Frequently, the insurance company will schedule you for an independent medical examination (IME) by a doctor of its own choosing. An IME doctor will review your medical records, perform an examination, and write a report summarizing his or her findings. While some IME doctors are truly independent and neutral, others consistently write reports supporting the insurance company. If the insurance company schedules an IME, you must attend the appointment. To learn more, read our article about attending an IME.

Calculating Your Damages

In a workers' comp appeal, you can demand payment of your medical bills, wage loss, and other benefits. Before your hearing, you should organize your unpaid medical bills and calculate how much you need to pay them off. You should also calculate your lost wages and prepare paystubs and other evidence to support your claim. Finally, you should calculate how much you are owed in permanent disability benefits. (For help understanding how benefits are calculated in your state, see our state articles on workers' comp benefits.) The judge will need this information in order to awards benefits.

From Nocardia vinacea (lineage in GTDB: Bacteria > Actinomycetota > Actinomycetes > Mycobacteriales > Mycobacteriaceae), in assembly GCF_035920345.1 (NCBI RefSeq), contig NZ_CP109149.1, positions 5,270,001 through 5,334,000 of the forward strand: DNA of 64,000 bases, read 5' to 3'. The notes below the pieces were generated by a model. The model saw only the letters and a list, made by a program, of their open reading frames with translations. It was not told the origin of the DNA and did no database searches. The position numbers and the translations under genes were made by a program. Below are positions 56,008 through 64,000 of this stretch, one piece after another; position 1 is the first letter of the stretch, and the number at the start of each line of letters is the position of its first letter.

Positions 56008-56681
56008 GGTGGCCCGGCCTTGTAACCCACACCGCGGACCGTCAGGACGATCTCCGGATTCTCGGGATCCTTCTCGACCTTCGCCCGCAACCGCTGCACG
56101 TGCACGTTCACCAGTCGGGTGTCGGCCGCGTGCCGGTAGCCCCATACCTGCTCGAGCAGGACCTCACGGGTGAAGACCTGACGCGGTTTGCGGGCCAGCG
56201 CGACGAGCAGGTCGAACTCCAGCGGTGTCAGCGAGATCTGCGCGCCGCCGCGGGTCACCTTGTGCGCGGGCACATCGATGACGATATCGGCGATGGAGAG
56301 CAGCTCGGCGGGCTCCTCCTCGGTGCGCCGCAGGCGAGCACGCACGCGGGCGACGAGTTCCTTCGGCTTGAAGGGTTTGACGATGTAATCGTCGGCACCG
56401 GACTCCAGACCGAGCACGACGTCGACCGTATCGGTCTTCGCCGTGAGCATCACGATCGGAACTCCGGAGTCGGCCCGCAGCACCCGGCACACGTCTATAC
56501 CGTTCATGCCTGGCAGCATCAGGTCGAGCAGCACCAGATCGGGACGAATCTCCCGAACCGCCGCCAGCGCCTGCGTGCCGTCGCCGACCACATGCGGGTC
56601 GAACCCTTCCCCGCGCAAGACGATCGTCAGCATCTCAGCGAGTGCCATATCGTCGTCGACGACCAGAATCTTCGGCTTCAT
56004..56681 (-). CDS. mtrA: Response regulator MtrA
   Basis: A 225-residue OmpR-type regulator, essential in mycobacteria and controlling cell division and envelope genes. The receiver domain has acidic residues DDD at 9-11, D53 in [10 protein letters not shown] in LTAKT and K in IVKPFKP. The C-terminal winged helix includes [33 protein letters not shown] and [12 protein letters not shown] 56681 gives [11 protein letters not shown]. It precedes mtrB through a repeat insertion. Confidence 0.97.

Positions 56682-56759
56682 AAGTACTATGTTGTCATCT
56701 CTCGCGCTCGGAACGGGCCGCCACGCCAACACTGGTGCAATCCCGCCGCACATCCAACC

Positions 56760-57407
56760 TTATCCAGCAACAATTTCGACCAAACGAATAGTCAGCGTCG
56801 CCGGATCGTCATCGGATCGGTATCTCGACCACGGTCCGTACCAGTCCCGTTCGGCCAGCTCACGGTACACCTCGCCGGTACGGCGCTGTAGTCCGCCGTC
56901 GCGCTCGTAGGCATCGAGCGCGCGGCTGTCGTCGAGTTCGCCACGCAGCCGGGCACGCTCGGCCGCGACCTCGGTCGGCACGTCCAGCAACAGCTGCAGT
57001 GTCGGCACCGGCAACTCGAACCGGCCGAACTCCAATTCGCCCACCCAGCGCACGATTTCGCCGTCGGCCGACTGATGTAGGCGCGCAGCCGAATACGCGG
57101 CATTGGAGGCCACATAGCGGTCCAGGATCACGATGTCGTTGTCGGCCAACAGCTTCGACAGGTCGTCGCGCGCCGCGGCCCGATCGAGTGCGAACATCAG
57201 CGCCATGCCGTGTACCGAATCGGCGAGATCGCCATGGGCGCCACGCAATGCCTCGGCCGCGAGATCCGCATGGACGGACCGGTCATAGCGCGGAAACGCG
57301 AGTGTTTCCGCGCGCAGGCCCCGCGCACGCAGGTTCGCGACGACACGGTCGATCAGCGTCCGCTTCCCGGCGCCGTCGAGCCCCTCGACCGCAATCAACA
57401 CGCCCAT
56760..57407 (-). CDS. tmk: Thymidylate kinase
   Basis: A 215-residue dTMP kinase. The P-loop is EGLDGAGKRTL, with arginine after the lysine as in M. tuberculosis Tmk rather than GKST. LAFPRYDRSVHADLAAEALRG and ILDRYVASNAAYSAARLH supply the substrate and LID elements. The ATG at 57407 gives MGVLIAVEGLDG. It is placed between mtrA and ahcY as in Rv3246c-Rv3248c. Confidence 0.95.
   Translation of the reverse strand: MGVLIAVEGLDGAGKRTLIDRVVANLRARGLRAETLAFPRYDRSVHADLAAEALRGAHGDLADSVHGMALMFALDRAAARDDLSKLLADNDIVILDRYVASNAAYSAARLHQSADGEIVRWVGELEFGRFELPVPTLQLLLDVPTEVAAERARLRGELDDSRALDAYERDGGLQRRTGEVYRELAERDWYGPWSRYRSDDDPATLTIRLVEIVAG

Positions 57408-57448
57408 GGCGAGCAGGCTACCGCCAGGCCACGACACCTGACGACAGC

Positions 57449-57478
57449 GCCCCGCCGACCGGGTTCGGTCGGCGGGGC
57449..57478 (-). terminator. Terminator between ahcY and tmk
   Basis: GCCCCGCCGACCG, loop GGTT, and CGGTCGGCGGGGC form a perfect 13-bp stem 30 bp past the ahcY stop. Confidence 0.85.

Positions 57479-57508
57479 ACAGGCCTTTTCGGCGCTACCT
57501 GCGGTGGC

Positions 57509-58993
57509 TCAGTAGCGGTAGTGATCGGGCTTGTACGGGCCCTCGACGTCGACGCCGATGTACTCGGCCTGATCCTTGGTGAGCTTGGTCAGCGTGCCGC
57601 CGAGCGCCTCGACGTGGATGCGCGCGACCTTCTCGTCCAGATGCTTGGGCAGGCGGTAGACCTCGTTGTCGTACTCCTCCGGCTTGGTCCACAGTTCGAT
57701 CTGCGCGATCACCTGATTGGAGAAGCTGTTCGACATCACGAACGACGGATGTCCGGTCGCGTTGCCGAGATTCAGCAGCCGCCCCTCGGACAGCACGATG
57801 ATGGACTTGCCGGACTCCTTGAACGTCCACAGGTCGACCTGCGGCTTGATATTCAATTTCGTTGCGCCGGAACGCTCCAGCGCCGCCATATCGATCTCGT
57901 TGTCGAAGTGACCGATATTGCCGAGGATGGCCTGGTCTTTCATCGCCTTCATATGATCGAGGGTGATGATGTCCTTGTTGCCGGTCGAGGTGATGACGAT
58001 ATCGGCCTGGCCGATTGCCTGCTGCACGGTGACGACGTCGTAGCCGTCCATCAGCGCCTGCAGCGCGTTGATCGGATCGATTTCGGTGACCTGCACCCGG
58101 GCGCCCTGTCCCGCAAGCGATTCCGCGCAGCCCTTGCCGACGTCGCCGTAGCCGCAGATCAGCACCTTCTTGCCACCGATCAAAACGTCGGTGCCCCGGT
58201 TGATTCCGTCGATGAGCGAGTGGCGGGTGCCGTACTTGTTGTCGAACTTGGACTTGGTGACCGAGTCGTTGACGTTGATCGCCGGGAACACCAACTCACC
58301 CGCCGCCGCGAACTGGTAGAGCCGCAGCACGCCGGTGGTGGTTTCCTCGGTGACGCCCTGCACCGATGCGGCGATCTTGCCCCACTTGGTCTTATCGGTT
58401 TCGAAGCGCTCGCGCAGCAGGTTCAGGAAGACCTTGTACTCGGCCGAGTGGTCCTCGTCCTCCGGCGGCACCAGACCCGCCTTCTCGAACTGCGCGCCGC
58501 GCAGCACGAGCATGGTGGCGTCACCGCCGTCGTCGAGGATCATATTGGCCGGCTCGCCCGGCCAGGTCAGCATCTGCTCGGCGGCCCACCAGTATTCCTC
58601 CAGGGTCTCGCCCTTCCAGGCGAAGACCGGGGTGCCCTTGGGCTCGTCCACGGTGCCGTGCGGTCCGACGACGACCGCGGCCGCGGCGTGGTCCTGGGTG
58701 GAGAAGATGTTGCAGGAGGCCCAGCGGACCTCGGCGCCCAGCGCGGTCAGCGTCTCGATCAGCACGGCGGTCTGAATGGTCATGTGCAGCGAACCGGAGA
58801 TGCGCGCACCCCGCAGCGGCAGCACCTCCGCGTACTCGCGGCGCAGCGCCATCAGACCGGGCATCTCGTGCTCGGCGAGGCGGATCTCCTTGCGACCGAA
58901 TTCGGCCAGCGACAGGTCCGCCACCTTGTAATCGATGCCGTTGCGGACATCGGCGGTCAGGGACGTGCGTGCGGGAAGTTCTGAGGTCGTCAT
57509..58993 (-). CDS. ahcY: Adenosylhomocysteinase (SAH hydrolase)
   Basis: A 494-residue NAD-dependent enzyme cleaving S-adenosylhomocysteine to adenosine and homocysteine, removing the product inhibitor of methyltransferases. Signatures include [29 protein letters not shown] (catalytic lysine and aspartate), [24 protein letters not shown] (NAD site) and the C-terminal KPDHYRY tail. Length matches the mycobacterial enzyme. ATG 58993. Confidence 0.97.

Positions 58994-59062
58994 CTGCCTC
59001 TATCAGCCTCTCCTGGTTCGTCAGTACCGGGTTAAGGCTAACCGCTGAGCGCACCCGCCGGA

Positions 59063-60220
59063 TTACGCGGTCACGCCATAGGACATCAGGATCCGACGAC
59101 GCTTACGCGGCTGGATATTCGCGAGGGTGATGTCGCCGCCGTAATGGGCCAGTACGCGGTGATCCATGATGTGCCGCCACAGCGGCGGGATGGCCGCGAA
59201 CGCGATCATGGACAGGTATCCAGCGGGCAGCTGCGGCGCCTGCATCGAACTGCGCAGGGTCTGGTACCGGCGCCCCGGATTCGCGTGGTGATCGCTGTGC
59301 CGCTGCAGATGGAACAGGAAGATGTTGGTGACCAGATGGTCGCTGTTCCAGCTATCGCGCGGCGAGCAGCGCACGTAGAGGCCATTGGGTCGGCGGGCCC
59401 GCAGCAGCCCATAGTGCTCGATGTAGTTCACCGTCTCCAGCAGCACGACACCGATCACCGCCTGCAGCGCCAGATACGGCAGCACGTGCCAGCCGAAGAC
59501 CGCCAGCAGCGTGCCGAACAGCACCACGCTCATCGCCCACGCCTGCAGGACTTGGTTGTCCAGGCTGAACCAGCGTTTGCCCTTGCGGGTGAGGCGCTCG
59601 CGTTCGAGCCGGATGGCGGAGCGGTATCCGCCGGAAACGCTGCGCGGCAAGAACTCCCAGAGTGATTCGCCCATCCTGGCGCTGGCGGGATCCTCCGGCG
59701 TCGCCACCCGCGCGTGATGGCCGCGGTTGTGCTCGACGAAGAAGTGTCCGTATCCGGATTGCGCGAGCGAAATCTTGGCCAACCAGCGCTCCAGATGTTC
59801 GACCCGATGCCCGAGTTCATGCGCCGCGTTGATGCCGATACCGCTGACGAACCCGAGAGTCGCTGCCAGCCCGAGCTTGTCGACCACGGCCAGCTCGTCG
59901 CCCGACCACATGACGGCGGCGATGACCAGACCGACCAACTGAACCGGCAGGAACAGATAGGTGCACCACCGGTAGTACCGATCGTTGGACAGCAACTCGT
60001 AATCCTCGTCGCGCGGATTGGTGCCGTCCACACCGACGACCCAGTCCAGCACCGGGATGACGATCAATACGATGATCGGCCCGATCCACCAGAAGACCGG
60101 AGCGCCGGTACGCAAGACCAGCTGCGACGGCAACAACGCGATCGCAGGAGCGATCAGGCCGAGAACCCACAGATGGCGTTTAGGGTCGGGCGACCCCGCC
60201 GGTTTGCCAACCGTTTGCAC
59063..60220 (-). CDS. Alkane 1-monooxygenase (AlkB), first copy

In some states, you also must prove that your injuries reduce your ability to earn wages. This is often done by hiring a vocational expert to explain how your injuries have impacted your ability to find work and earn wages.

A vocational expert will evaluate your education and work experience and identify jobs that you are able to perform. The expert will issue a report discussing these issues and may describe your post-injury earning potential. While some vocational experts are truly neutral, others tend to support whoever pays for the evaluation. For example, the insurance company's expert will typically argue that you have little to no reduction in wage-earning capacity.


Expert witnesses and depositions are part of almost every workers' compensation appeal. It is very difficult to win a workers' comp claim without expert witnesses. These witnesses may include treating doctors, independent medical examiners, and vocational experts.

In a workers' comp claim, most expert testimony is obtained at a deposition. A deposition is testimony taken under oath. Your lawyer (and the insurance company's lawyer) will ask the expert questions while a court reporter transcribes (or types out) their questions and answers. For example, during the deposition of an IME doctor, the insurance company's lawyer will question the doctor to elicit his or her opinions. Then, your lawyer will cross-examine the IME doctor and attempt to weaken or discredit the doctor's opinions. At your hearing, the transcribed conversation is given to the judge as evidence.